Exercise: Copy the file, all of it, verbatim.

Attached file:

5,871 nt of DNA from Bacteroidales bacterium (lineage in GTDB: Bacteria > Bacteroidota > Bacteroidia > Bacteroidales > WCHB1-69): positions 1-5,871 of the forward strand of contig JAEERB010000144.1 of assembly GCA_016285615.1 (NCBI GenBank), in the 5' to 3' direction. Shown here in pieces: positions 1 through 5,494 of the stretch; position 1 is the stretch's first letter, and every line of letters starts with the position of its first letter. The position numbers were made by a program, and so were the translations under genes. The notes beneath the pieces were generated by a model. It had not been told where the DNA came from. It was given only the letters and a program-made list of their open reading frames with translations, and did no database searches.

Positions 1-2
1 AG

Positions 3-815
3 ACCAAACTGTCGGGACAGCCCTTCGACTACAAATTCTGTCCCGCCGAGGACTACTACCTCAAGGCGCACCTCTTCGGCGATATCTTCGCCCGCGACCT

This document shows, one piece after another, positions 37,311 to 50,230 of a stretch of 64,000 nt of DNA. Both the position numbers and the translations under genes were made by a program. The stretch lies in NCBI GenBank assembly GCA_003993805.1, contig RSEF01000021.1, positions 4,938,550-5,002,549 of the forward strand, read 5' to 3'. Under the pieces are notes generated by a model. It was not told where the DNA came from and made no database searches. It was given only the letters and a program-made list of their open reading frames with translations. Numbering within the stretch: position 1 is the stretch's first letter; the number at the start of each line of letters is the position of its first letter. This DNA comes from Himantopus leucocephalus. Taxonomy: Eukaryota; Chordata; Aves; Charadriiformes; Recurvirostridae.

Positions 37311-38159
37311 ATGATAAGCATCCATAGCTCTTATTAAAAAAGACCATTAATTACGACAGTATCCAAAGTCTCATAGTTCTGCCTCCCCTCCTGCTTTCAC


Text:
5,871 nt of DNA from Bacteroidales bacterium (lineage in GTDB: Bacteria > Bacteroidota > Bacteroidia > Bacteroidales > WCHB1-69): positions 1-5,871 of the forward strand of contig JAEERB010000144.1 of assembly GCA_016285615.1 (NCBI GenBank), in the 5' to 3' direction. Shown here in pieces: positions 1 through 5,494 of the stretch; position 1 is the stretch's first letter, and every line of letters starts with the position of its first letter. The position numbers were made by a program, and so were the translations under genes. The notes beneath the pieces were generated by a model. It had not been told where the DNA came from. It was given only the letters and a program-made list of their open reading frames with translations, and did no database searches.

Positions 1-2
1 AG

Positions 3-815
3 ACCAAACTGTCGGGACAGCCCTTCGACTACAAATTCTGTCCCGCCGAGGACTACTACCTCAAGGCGCACCTCTTCGGCGATATCTTCGCCCGCGACCT

This document shows, one piece after another, positions 37,311 to 50,230 of a stretch of 64,000 nt of DNA. Both the position numbers and the translations under genes were made by a program. The stretch lies in NCBI GenBank assembly GCA_003993805.1, contig RSEF01000021.1, positions 4,938,550-5,002,549 of the forward strand, read 5' to 3'. Under the pieces are notes generated by a model. It was not told where the DNA came from and made no database searches. It was given only the letters and a program-made list of their open reading frames with translations. Numbering within the stretch: position 1 is the stretch's first letter; the number at the start of each line of letters is the position of its first letter. This DNA comes from Himantopus leucocephalus. Taxonomy: Eukaryota; Chordata; Aves; Charadriiformes; Recurvirostridae.

Positions 37311-38159
37311 ATGATAAGCATCCATAGCTCTTATTAAAAAAGACCATTAATTACGACAGTATCCAAAGTCTCATAGTTCTGCCTCCCCTCCTGCTTTCAC